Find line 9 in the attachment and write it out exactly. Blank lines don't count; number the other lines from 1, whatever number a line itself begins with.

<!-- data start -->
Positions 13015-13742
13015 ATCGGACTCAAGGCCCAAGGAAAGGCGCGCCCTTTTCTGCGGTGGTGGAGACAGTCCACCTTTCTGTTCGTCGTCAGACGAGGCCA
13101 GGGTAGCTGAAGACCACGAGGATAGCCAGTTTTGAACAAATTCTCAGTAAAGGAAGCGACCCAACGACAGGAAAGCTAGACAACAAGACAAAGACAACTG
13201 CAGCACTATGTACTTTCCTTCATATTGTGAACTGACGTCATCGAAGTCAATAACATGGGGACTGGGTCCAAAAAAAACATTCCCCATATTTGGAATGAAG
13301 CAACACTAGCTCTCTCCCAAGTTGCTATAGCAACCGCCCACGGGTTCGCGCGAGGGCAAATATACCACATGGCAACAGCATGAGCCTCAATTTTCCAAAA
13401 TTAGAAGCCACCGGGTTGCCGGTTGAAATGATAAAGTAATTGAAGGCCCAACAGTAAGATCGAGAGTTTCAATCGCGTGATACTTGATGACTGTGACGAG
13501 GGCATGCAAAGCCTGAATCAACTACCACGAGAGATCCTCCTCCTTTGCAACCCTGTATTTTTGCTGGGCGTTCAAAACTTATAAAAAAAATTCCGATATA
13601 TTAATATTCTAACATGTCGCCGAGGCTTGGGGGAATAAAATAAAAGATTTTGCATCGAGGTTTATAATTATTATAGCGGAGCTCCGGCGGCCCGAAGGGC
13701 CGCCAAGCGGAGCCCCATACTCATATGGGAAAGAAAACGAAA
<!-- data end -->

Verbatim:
13701 CGCCAAGCGGAGCCCCATACTCATATGGGAAAGAAAACGAAA